Live somewhere with polluted air? Your risk of dying of COVID is higher

The deaths of more than 174,000 people from the coronavirus could have been avoided if it weren’t for the harmful, man-made pollutants dirtying the air.

Research reveals that 15 per cent of lives lost to the coronavirus is linked to long-term exposure to air pollution.

With the current global death toll of more than 1.16 million, it amounts to more than 174,000 lives lost.

COVID fatalities in Australia and New Zealand have been the least affected by the air quality, which is estimated to have contributed to 3 per cent and 1 per cent of coronavirus deaths, respectively.

That means about 27 of the 905 deaths from COVID in Australia could be attributed to air pollution exposure, the study published in the journal Cardiovascular Research found.

It’s likely none of the 25 people who succumbed to the virus in NZ had the added burden of health complications occurring from long-time exposure to air pollutants.

Meanwhile, COVID sufferers in the Czech Republic, China and Germany have had the worst chance of avoiding the harmful effects of breathing in polluted air.

In each of these countries, it’s estimated that more than one in four people who became infected with the virus and died could have had a better chance of survival with cleaner air.

The findings show air pollution is taking its greatest toll in countries hardest hit by the virus.

The air quality is estimated to have increased the COVID death toll by 27 per cent across east Asia, 19 per cent in Europe and 17 per cent in North America.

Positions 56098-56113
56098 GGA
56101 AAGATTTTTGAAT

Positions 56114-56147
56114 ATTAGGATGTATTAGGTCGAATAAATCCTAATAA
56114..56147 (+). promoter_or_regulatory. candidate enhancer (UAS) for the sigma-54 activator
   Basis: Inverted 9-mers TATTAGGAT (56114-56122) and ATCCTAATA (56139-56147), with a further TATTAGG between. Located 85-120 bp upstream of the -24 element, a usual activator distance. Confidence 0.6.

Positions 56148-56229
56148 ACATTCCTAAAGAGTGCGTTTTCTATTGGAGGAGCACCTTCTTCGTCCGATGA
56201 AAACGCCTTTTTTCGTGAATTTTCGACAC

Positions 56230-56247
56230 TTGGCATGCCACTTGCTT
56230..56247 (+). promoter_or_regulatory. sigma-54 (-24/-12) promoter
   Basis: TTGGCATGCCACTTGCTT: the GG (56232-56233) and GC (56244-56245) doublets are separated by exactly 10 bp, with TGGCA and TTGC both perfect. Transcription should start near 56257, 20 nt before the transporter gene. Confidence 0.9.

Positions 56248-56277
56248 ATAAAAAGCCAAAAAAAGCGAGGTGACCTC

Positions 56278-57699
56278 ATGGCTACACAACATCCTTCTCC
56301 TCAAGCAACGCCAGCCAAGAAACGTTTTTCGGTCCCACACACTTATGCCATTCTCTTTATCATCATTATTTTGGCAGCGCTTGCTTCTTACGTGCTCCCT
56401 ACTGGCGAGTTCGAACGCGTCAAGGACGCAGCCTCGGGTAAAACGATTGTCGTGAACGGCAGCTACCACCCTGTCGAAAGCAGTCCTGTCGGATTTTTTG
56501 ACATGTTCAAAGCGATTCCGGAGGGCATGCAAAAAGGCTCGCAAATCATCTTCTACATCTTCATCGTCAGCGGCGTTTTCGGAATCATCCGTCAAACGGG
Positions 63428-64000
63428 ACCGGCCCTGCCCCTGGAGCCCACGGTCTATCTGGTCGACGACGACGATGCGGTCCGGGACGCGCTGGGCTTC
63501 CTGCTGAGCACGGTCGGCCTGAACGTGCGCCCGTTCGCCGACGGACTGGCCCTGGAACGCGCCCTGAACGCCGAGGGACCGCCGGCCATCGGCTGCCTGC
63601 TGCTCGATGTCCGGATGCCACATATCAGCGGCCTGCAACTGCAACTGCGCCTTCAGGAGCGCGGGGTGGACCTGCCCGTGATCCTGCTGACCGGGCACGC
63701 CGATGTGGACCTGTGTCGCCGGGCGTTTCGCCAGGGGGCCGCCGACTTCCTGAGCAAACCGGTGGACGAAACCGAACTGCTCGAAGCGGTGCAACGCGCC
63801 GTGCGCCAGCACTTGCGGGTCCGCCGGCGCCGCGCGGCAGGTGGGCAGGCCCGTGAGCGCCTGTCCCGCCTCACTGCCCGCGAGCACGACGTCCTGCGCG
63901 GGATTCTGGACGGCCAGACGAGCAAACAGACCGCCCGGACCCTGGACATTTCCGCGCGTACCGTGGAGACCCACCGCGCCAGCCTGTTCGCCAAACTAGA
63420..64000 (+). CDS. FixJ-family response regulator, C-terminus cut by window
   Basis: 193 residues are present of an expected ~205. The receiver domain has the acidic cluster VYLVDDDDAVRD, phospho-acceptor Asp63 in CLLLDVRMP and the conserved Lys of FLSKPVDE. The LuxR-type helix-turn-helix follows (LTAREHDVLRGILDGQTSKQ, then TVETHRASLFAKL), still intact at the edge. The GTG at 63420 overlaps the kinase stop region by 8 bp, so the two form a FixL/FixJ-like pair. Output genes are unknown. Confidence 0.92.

These percentages represent “the fraction of COVID-19 deaths that could be avoided if the population were exposed to lower counterfactual air pollution levels without fossil fuel-related and other anthropogenic [caused by humans] emissions”, the researchers wrote.

Data from the World Health Organisation previously showed that nine in 10 people across the globe breathe in highly polluted air.

Every time that happens, tiny air pollutant particles called PM2.5 make their way through the lungs to the blood and blood vessels, said Professor Thomas Münzel from the Germany-based research team.

He said this leads to inflammation and severe oxidative stress, which occurs when there aren’t enough cell-repairing oxidants in the body to prevent oxygen-containing molecules called free radicals from becoming toxic.

This imbalance causes damage to the inner lining of artery walls, and the endothelium, a layer of cells that line the walls of blood vessels, said Professor Münzel from Germany’s Johannes Gutenberg University and the German Centre for Cardiovascular Research.

Over time, as more and more air pollutant particles enter the body, the arteries will narrow and stiffen.

The coronavirus that also enters the body through the lungs causes similar damage to blood vessels and reduces the ability of arteries to fully dilate, Professor Münzel said.

This is “now considered to be an endothelial disease”, he said.

“If both long-term exposure to air pollution and infection with the COVID-19 virus come together then we have an additive adverse effect on health, particularly with respect to the heart and blood vessels, which leads to greater vulnerability and less resilience to COVID-19.

“If you already have heart disease, then air pollution and coronavirus infection will cause trouble that can lead to heart attacks, heart failure and stroke.”

As the COVID-19 death count continues to increase, so will the number of those infected who will die a preventable death from air pollution, the research warns.